I've been making a few odds and ends with the kids over the holidays in preparation for this September's Scarecrow Festival (yes, I know it's still only August!). Last year I managed to rope in friends on my street to do Alice in Wonderland scarecrows. This time our scarecrows will be characters from Roald Dahl's books, in celebration of what would have been his 100th birthday. I've got grand plans for our tableau (which will be a character and scene from Charlie and the Chocolate Factory), and one of the things I wanted to include was Willy Wonka's iconic hat, laid casually on his desk as if he'd just popped away for a moment. Making the hat turned out to be surprisingly easy - read on to see how I did it!
I was inspired to make my own Wonka top hat by this ace Instructables tutorial for a Burton-esque Mad Hatter Hat. If you are thinking of making one of these yourself, I highly recommend checking it out (along with the über helpful comments) - the Mad Hatter hat is a slightly different, bigger and more exaggerated shape than Wilder's Wonka hat, but the basic construction is the same. While the instructions there (and here!) may seem pretty detailed, don't be put off as this is actually an easy make with everyday materials and an impressive end result, and is something the kids can (with a little bit of help) even do themselves.
To make Willy Wonka's hat, you will need the following:
Stage 1 - Measuring and Scoring the Tube
Your first task is to make the TUBE part of your hat. For this, you will need a rectangular piece of corrugated cardboard. Let's call it your TUBE PIECE.
To work out the size of this rectangle, take the following measurements:
Draw two horizontal TAB LINES across the full width of your tube piece, positioned 2 centimetres from the top and bottom of the rectangle, to mark where your tabs will end.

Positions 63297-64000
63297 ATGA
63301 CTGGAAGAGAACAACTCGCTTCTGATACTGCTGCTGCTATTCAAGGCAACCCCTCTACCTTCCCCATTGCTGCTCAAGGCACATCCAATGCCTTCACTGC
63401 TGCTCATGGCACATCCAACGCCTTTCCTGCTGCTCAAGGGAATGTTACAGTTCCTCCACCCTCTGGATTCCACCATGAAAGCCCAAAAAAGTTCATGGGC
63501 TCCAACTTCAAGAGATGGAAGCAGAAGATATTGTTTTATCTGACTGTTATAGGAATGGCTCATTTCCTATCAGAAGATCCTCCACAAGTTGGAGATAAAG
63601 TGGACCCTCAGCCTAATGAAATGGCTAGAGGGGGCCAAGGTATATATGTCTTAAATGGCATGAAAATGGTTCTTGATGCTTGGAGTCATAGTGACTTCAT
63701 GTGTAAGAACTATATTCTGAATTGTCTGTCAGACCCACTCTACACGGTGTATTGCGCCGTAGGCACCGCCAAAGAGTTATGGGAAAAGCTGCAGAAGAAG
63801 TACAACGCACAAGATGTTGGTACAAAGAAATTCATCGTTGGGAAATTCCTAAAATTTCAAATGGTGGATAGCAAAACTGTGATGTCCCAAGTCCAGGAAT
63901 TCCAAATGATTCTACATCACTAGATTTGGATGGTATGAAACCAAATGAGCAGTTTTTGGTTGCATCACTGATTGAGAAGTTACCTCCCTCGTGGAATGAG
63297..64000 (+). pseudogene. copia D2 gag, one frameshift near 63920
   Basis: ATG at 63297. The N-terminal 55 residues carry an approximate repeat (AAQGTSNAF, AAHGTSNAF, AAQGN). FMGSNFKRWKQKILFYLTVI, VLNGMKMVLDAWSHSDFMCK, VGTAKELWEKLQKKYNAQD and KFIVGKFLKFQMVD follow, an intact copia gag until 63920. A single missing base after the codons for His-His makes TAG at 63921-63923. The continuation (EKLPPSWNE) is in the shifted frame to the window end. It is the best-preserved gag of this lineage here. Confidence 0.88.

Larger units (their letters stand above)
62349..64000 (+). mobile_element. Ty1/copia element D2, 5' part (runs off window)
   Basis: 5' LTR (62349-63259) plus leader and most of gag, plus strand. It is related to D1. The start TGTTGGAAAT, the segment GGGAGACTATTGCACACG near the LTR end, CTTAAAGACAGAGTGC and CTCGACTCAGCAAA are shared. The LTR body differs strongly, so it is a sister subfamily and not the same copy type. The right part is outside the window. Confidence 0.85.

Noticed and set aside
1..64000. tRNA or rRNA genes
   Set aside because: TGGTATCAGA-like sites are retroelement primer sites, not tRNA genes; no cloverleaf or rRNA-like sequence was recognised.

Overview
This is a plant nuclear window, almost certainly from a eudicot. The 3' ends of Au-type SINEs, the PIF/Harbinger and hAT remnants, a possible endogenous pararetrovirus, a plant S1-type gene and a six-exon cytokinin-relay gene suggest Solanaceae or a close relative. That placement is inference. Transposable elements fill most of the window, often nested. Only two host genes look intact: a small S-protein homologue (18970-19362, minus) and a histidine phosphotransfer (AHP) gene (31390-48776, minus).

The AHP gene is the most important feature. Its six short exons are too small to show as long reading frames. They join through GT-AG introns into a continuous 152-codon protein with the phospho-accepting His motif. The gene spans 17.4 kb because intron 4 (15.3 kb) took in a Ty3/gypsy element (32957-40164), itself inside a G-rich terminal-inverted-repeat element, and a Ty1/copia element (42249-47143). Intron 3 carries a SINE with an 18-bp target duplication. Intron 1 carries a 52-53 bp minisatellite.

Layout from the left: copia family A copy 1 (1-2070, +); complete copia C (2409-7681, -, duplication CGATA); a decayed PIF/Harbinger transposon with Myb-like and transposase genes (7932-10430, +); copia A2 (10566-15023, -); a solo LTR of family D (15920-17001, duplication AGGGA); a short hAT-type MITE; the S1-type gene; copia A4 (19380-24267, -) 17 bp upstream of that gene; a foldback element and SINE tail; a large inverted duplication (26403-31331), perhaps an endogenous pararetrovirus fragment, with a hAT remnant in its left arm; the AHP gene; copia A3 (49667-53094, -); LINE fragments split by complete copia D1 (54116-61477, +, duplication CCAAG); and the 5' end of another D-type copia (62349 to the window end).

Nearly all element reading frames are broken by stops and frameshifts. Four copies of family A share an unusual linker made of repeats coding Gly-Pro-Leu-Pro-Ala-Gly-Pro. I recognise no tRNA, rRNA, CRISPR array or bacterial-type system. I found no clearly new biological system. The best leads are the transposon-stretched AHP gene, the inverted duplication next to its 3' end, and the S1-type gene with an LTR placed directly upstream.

Using your pencil, score vertical parallel FOLD LINES, pressing through only the top layer(s) of your corrugated cardboard (NOT all the way through - at this stage the last layer should remain intact to hold all these strips together). These fold lines should be at roughly 4cm intervals, as shown in the picture below.
Mark the last 2 centimetre-wide vertical strip as the OVERLAP (used to join the tube together).
These fold lines will allow your cardboard to curve enough to form the tube.
Next, snip all the way through your fold lines at the top and bottom edges, just to the tab lines you drew before. This will give you a fringe of tabs at both ends of the tube. The bottom fringe (let's call it the BRIM FRINGE) will fold outwards to attach the brim, whereas the top fringe (let's call it, imaginatively, the TOP FRINGE) will fold inwards to support the top of your hat.
Final task before joining your tube together is to decide where you want the outward bulge of the hat to begin. Mark this with a horizontal line (faintly - so as not to score or dent the cardboard), and snip right through your fold lines from the top (continuing the top fringe cuts) to this point.